In Homs, Idlib and Hama, the Observer Mission witnessed acts of violence being committed against Government forces and civilians that resulted in several deaths and injuries. Examples of those acts include the bombing of a civilian bus, killing eight persons and injuring others, including women and children, and the bombing of a train carrying diesel oil. In another incident in Homs, a police bus was blown up, killing two police officers. A fuel pipeline and some small bridges were also bombed.
The Mission also noted that, according to its teams in the field, the media exaggerated the nature of the incidents and the number of persons killed in incidents and protests in certain towns. (League of Arab States Observer Mission to Syria, Report of the Head of the League of Arab States Observer Mission to Syria for the period from 24 December 2011 to 18 January 2012, January 27, 2012.)
However, these observations are not part of the UN and the media narrative on Syria. The UN officials and the mainstream media either downplay or ignore the role of the armed groups and the Free Syrian Army, not to mention the foreign powers which are supporting them.
A Haaretz report shows that even though armed groups have committed human rights violations, those are not mentioned:
[United Nations High Commissioner for Human Rights Navi] Pillay, said the international community has to take action to prevent Syrian security forces from continuing their attacks against civilians, which she said had resulted in “countless atrocities.” […]
Pillay cited the report of a U.N. expert panel last week, which concluded that Syrian government officials were responsible for “crimes against humanity” committed by security forces against opposition members. The crimes included shelling civilians, executing deserters and torturing detainees. Some opposition groups, too, had committed gross abuses, it said. […]
Pillay reiterated her call for Syria to be referred to the International Criminal Court “in the face of the unspeakable violations that take place every moment.” (Reuters, The Associated Press and DPA UN human rights chief: Some 500 children killed in Syria violence, Haaretz, February 28, 2012.)
During the February 28 debate, the United States called for a military intervention and “regime change” using a humanitarian pretext, blaming “Assad and his murderous cohort”:
United States demanded an end to the Assad Government’s outrageous crimes against the people of Syria, withdrawal of all security forces, and immediate humanitarian access […] Bashar al-Assad must go. (Human Rights Council, Human Rights Council holds urgent debate on Human Rights and humanitarian situation in Syria, February 28, 2012)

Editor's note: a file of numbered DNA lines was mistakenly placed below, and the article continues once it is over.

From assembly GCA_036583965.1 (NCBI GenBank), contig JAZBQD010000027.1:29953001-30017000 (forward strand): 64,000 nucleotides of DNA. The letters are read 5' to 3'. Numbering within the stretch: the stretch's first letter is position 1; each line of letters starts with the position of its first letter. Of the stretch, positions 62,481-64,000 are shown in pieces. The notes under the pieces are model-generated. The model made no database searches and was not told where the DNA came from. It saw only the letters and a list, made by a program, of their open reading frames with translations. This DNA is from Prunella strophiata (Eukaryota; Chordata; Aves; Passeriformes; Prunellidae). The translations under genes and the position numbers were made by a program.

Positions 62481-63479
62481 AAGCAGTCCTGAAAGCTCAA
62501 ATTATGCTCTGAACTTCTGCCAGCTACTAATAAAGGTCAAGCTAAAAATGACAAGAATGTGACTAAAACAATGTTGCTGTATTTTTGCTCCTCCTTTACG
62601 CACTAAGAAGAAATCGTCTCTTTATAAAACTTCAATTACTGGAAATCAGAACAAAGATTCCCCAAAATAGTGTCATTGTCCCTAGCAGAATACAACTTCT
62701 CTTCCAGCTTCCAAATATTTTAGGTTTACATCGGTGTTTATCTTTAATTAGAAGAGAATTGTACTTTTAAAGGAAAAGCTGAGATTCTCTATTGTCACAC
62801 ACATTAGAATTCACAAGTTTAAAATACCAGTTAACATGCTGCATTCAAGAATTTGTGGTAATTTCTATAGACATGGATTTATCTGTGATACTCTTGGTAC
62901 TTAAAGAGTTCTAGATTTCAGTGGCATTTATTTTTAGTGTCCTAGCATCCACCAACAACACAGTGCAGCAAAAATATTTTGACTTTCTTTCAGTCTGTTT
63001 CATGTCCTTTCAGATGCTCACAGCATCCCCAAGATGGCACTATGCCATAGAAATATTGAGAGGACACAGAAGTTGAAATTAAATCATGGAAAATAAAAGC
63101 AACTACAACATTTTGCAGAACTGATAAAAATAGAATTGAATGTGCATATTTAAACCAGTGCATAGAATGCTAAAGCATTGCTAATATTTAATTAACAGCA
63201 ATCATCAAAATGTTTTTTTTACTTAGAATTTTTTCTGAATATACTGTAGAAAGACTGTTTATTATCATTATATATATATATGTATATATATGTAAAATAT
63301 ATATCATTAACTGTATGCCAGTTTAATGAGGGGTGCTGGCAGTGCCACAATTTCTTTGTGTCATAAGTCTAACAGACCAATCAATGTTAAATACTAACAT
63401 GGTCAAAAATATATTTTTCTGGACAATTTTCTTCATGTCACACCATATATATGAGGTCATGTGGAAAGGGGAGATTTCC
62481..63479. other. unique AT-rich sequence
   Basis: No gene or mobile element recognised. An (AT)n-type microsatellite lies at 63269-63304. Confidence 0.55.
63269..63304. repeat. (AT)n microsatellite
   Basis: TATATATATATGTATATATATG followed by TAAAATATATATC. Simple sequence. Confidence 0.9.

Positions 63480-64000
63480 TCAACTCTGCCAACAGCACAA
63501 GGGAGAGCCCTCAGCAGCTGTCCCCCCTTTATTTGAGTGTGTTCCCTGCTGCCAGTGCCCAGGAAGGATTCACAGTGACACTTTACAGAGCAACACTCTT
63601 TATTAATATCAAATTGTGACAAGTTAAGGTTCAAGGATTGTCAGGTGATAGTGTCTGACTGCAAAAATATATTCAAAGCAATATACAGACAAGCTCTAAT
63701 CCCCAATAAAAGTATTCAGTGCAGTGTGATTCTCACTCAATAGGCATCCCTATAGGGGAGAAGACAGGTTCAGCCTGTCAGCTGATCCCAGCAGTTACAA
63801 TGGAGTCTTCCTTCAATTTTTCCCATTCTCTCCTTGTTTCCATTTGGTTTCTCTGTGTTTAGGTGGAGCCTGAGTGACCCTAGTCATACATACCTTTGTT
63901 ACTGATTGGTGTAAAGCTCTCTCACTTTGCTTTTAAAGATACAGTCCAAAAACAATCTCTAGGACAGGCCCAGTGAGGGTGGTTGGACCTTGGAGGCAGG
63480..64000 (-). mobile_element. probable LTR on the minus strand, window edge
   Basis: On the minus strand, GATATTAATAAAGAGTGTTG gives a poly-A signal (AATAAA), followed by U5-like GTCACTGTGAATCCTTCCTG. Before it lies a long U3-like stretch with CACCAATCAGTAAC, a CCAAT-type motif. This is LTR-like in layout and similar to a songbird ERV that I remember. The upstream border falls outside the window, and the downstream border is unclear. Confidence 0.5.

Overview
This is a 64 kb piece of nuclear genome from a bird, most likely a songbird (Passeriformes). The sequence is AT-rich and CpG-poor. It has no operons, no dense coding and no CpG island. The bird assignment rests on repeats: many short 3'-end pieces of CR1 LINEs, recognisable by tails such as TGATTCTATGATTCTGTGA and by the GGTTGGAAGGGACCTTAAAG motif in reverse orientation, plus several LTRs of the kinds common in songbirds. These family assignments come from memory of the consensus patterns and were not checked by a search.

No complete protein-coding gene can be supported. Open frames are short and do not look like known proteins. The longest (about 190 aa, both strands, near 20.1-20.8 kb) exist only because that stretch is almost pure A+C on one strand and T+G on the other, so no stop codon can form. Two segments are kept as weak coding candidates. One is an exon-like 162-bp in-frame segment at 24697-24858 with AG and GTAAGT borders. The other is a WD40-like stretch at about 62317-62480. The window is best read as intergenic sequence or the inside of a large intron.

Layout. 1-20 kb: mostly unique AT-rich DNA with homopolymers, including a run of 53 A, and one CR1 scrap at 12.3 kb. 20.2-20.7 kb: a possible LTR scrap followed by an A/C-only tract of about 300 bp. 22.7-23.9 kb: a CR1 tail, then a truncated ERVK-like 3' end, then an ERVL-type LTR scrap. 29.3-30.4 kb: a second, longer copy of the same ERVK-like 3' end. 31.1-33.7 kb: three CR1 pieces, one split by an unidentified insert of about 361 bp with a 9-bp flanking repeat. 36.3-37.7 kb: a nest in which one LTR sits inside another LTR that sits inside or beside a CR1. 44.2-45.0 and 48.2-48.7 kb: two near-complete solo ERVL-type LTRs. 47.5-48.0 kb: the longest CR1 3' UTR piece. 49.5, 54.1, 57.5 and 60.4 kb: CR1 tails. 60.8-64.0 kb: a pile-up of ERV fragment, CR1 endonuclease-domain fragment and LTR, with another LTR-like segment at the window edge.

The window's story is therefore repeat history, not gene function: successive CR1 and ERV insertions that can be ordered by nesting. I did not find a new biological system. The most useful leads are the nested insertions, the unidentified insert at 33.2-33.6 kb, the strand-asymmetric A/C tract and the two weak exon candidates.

It should be noted that the Iraqi deaths resulting from the illegal U.S. invasion of Iraq are close to 1.5 million, and thus the U.S. crimes are “far greater in scale” than those allegedly committed by “Assad’s murderous cohort”. Yet, for the past 9 years, the UN remained silent on these “countless atrocities” and documented crimes against humanity.
While the UN report relies on testimonies from opponents mostly collected outside Syria and does not provide accurate figures, the Syrian government has provided a detailed account of casualties. Again, this information is downplayed even though it is more precise than the UN testimonies and rough estimates.
The Syrian Government had provided the Office of the High Commissioner for Human Rights with its own figures of 2,493 civilians and 1,345 soldiers and police officers killed between 15 March 2011 and 18 January 2012 (a total of 3,838 casualties). The actual numbers of casualties may far exceed those figures. While the protests had remained largely peaceful, reports of armed attacks by anti-government fighters against Syrian forces had increased, also with further consequences on civilians. (Ibid.)
The UN and media reports accuse the Syrian authorities of crimes against humanity without much factual evidence. They grant more credibility to unverifiable accounts from the opposition than detailed figures from the authorities, minimize the role of armed groups in the killing of civilians, and persist on calling the protests peaceful. Furthermore, the UN says the Syrian Government “manifestly failed in its duty to protect its people”, but fails to properly address the issue of armed groups supported and financed by foreign countries calling for Assad to step down.
As it did with the Libyan opposition, the U.S. is showing its double standards on the “war on terror”. While demanding Assad’s resignation, the U.S. admits the opposition is supported by terrorist organizations such as Al Qaeda, and is oblivious to their crimes against the Syrian people.